Republican Gov. Haley Barbour said Tuesday he’s puzzled why the House Democratic leadership is against a tax that amounts to less than one percent of a hospital’s gross revenue but brings six times that amount in federal funds back to the medical centers.
The governor said in a meeting with the Sun Herald on Tuesday that if the House fails to act on the tax, he’ll likely cut $34.5 million a month from the program, which provides health care for about one in four Mississippians. Barbour says he’s bound by the state Constitution to balance the budget.
Prior to the change mandated by the federal government, Mississippi taxpayers were essentially footing more of the bill for matching federal dollars, Barbour said. Hospitals, for every dollar put up, were receiving $12 back from Medicaid. Barbour says that under his tax increase proposal, hospitals would still get $6 back for every $1 they spend.
To date, the price tag for the ongoing special legislative session to deal with Medicaid has easily eclipsed $500,000 and continues to grow. But Barbour said he doesn’t know what the holdup is, as the Mississippi Hospital Association has endorsed the hospital tax plan he supports, which includes lucrative reimbursements for the hospitals.
Senate Bill 2013, sponsored by Public Health and Welfare Chairman Sen. Hob Bryan, D-Amory, and Sen. Terry Burton, R-Newton, would raise the tax on hospitals to just over one half of a percent of their gross revenues. It passed the Senate in May in a 41-7 bipartisan Senate vote, but so far has not been taken up by the Democratic House leadership.
Barbour said hospitals will put up a total of just over $200 million, but will be paid back about $1.2 billion, under federal rules.
“When you understand that the hospitals get back six dollars for every one they pay in, you understand why the hospitals have asked for this,” Barbour said. “This is the hospitals’ plan.”
Calling a hospital tax “reprehensible” in a conference call with the Sun Herald on Tuesday, House Speaker Billy McCoy said House Democrats have offered a lower hospital tax and a cigarette tax to fund the shortfall. He says so far, Barbour has not shown any signs of compromising.
“The House has already defeated the governor’s plan,” McCoy said. “We feel like we can pass the compromise… We’ve worked toward compromise, we understand compromise. The governor does not.”
However, the House leadership has also not been able to pass a cigarette tax increase in its recent tries, with its Republican minority blocking them. McCoy said this would change if the Senate and/or Barbour would agree to compromise.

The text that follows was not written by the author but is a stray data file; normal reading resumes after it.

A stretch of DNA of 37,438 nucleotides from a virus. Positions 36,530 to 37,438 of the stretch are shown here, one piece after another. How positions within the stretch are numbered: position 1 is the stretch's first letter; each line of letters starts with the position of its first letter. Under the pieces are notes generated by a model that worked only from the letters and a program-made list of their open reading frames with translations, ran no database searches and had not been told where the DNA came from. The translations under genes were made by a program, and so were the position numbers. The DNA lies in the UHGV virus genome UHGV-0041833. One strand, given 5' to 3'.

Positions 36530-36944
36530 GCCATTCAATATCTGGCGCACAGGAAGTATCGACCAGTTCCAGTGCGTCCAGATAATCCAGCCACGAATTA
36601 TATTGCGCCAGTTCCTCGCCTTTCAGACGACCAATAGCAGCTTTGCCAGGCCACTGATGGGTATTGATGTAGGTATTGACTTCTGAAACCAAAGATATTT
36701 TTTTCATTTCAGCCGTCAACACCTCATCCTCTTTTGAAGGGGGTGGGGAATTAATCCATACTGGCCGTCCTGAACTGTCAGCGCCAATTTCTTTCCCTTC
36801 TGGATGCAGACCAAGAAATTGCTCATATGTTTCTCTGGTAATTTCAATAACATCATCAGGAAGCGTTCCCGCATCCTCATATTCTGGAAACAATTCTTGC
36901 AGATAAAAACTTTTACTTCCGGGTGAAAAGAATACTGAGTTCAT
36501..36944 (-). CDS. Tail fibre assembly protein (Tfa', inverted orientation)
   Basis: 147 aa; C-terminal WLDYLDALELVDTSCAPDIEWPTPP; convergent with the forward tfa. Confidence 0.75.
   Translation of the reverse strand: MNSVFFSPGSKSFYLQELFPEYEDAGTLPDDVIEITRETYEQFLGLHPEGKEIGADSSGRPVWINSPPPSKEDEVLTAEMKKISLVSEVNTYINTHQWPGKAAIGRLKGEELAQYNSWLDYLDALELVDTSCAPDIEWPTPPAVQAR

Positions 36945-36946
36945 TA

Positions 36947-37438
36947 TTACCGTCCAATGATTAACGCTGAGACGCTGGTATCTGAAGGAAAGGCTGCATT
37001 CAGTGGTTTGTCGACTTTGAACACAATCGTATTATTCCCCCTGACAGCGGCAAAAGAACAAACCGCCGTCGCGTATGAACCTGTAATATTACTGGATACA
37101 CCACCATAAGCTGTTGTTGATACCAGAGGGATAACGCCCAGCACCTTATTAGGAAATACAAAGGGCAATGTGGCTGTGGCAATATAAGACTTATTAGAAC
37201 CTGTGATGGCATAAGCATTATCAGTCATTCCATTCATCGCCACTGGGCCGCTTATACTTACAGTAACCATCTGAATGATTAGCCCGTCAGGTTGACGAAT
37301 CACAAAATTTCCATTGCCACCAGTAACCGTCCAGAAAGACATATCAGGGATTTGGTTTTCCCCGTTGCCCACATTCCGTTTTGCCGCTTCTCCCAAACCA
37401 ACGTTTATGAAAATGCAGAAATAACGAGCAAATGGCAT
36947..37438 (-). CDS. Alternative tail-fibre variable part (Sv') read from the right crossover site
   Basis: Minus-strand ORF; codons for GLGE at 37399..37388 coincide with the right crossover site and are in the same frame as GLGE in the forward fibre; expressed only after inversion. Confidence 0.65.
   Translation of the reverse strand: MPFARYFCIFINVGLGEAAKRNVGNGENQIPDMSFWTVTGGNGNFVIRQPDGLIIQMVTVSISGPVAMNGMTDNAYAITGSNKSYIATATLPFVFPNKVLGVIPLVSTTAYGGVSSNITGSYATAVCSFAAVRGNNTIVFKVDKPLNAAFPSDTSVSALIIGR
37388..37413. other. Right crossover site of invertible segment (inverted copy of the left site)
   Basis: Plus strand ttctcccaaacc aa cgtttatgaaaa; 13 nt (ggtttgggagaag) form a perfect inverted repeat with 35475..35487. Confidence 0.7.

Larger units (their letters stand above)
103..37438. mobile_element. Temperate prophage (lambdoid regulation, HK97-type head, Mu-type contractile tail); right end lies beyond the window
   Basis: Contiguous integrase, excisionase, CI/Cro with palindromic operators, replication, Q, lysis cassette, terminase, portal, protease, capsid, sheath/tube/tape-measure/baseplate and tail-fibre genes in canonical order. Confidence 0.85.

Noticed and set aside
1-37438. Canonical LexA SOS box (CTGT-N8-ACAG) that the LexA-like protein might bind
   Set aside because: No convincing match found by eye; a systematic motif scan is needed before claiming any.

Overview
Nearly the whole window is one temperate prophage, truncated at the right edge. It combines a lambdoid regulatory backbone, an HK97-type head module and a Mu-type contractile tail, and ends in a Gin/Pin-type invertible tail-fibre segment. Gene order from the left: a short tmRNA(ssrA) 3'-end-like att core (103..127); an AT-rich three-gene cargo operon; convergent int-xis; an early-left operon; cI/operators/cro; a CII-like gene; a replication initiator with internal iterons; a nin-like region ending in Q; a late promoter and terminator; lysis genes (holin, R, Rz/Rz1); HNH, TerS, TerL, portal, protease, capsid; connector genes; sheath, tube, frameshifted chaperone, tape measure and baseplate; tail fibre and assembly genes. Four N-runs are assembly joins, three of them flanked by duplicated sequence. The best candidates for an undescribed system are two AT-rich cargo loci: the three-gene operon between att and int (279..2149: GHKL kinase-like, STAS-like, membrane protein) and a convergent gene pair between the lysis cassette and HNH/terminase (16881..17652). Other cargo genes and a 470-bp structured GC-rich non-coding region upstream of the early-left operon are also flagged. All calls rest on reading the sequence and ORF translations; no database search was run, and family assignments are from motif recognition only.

Republicans, including Barbour, acknowledge cigarette tax increases, which are popular in most polls, are almost certain, as a tax study commission appointed by Barbour is evaluating changes to the entire tax structure. The group is expected to recommend increases to tobacco taxes when it releases its findings the end of August. The state cigarette tax is 18 cents per pack, one of the lowest in the nation.
But Barbour said any money from a cigarette tax increase would be better spent on other health programs, not “giving hospitals a tax cut, especially when you realize that they get back $6 for every $1 they spend.”
Barbour noted that the House leadership, which has tried, unsuccessfully, for years to raise cigarette taxes, has proposed “19 different purposes other than Medicaid” on which money from a cigarette tax increase could be spent.
McCoy responded, “That’s true, and this is another one – there couldn’t be a better use for that money than this.”
The Associated Press reported late last week that Senate leadership, including Republican Lt. Gov. Phil Bryant, offered a 50-cents per pack increase to be passed during the 2009 legislative session, if the House would agree to pass the hospital tax and agree to a state income tax cut. Republicans would also ask that the money be spent on some health programs, including funding more school nurses and others.
House leaders rejected the plan. House Medicaid Chairman Dirk Dedeaux, D-Sellers, said Monday the Senate-Barbour plan would tax hospitals the same amount as has been proposed all along, but would create a second tax for cigarettes that would fund an income tax cut.